I originally posted this as a reply to an XD review and the subsequent replies of 'omg the XD is sooooo much better than the Glock rofl' I couldn't take it and had to put some things out there. Enjoy!

One thing the XD is superior to the Glock in is handle diameter and that's only for people with short fingers. That's it. Other reasons given to the XD's superiority are subjective to opinion and nothing else.

A few of the given 'reasons' XDs are better I read in this post:

Price. I work in at a gun shop and at a range, the Glock is about $80 more than the XD. I don't know many people who think $80 is something to worry about with something that protects your life.

Machining quality/manufacture. At both of my occupations I have XDs come back for warranty work (sometimes complete replacement due to inability to repair). Cracked frames, ftf, stovepiping, chambers needing to be honed. The list goes on and on.

Durability. Like the aforementioned reason - it's false. Most people have this opinion based on only having a few thousand (if that) rounds through their XDs. At the range we are constantly having problems with our XD rentals (see previous reason problems) while our Glocks usually run about 100,000 rounds through them before we cycle a new one into the mix. Those are 100,000 trouble free rounds. Consistently. Wait a few more years when all of these XDs get some real use.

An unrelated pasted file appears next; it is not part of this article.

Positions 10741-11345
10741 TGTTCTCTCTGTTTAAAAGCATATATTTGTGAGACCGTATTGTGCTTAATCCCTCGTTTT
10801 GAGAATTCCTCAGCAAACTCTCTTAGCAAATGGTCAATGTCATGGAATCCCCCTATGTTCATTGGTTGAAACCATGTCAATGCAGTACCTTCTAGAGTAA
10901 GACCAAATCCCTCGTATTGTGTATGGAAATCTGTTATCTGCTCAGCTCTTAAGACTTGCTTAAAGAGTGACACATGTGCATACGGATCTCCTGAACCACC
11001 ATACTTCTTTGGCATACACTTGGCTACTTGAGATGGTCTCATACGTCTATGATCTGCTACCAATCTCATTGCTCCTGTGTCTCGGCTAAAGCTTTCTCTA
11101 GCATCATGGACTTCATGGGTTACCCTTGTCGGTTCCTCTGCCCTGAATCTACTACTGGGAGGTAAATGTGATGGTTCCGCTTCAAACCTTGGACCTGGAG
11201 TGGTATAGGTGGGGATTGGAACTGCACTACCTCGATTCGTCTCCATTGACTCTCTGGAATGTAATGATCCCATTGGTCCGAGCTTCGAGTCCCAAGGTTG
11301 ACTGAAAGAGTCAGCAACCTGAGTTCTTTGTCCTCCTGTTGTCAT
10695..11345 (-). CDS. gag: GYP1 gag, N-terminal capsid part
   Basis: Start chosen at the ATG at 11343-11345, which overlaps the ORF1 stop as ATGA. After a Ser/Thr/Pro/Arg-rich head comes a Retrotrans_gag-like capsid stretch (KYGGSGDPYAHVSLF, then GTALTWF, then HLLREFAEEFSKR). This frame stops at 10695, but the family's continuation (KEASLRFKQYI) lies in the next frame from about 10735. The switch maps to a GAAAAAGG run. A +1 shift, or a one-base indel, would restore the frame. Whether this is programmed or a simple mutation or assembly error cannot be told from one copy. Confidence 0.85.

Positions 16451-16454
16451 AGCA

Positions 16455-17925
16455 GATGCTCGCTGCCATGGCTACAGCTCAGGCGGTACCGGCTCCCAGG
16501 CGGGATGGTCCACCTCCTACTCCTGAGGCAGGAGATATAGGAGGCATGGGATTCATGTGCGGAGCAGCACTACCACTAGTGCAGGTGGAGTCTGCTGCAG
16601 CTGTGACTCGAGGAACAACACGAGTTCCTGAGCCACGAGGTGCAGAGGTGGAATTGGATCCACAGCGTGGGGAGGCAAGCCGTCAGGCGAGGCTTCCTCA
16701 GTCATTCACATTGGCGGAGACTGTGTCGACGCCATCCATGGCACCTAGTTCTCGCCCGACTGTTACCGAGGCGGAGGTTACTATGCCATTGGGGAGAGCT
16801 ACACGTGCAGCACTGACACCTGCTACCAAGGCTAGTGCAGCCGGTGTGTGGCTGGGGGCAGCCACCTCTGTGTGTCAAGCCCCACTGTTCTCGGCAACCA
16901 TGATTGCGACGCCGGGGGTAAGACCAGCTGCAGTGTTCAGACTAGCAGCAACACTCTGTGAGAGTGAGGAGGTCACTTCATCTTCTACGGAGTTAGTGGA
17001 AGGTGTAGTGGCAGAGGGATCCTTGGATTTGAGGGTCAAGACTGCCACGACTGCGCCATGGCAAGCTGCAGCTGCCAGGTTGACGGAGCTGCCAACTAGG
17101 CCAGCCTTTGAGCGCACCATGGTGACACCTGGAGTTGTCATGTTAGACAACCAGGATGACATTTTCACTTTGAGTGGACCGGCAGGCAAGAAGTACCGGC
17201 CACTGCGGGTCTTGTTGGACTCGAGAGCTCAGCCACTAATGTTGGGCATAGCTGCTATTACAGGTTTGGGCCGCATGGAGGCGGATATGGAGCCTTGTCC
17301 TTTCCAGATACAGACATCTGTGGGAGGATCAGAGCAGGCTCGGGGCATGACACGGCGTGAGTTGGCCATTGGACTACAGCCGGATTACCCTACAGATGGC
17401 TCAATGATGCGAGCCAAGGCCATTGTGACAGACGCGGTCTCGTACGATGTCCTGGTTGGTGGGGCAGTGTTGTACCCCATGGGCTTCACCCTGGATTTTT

Ergonomics. XD likes to tout this one in their advertising as well saying that when you point it the sights line up rather than having you look at the top of the slide. Glock went with their 105 degree handle angle for a reason: they tested, tested and did some more testing and found that it provided the best firing results for accuracy and following shots. The XD's handle angle along with its high barrel axis to the hand provide much more muzzle flip than a Glock which in turn means less accurate double-taps and a less control.

Single action vs double action. The Glock uses the double action for safety. It's one of the reasons it's called Safe-Action. If the striker spring isn't cocked - it can't fire! Just like a down hammer. The XD has a cocked spring. You can count on replacing the striker spring many more times in an XD than a Glock because of this. You also better hope your firing pin block is in proper working order or you're at the mercy of the poorly designed sear of the XD which, by the way, will fire out of battery. Try pushing back on the slide sometime while pulling the trigger. The double action might not be as smooth, clean or as short a pull of the single action, but these are service pistols not target pistols.

The slide lock. The slide lock on the Glock is designed to be tight against the frame and slide as to not be snagged on anything. They also wanted people to use two hands to release the slide because it's a more controlled manner than hitting the lock with your thumb. This isn't the movies! Release the slide the proper way. The slide lock on the XD also adds a decent amount to the overall width of the weapon - not very carry friendly.